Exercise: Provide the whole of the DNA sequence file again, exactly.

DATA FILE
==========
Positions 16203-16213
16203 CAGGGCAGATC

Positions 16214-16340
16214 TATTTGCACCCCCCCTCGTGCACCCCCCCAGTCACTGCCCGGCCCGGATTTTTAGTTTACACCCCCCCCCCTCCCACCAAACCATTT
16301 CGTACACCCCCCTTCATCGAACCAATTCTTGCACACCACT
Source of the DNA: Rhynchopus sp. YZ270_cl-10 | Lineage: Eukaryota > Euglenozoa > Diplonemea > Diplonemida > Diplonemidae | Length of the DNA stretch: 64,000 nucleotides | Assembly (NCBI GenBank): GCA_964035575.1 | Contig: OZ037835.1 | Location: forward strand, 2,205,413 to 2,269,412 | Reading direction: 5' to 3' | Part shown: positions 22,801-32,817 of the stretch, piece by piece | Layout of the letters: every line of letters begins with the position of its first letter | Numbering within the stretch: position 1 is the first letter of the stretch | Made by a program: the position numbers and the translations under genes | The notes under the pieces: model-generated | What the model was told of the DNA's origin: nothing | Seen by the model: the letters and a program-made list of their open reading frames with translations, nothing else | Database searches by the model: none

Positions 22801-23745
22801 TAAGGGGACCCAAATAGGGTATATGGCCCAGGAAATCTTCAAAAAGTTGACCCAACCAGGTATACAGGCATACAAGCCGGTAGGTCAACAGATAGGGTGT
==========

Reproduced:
Positions 16203-16213
16203 CAGGGCAGATC

Positions 16214-16340
16214 TATTTGCACCCCCCCTCGTGCACCCCCCCAGTCACTGCCCGGCCCGGATTTTTAGTTTACACCCCCCCCCCTCCCACCAAACCATTT
16301 CGTACACCCCCCTTCATCGAACCAATTCTTGCACACCACT
Source of the DNA: Rhynchopus sp. YZ270_cl-10 | Lineage: Eukaryota > Euglenozoa > Diplonemea > Diplonemida > Diplonemidae | Length of the DNA stretch: 64,000 nucleotides | Assembly (NCBI GenBank): GCA_964035575.1 | Contig: OZ037835.1 | Location: forward strand, 2,205,413 to 2,269,412 | Reading direction: 5' to 3' | Part shown: positions 22,801-32,817 of the stretch, piece by piece | Layout of the letters: every line of letters begins with the position of its first letter | Numbering within the stretch: position 1 is the first letter of the stretch | Made by a program: the position numbers and the translations under genes | The notes under the pieces: model-generated | What the model was told of the DNA's origin: nothing | Seen by the model: the letters and a program-made list of their open reading frames with translations, nothing else | Database searches by the model: none

Positions 22801-23745
22801 TAAGGGGACCCAAATAGGGTATATGGCCCAGGAAATCTTCAAAAAGTTGACCCAACCAGGTATACAGGCATACAAGCCGGTAGGTCAACAGATAGGGTGT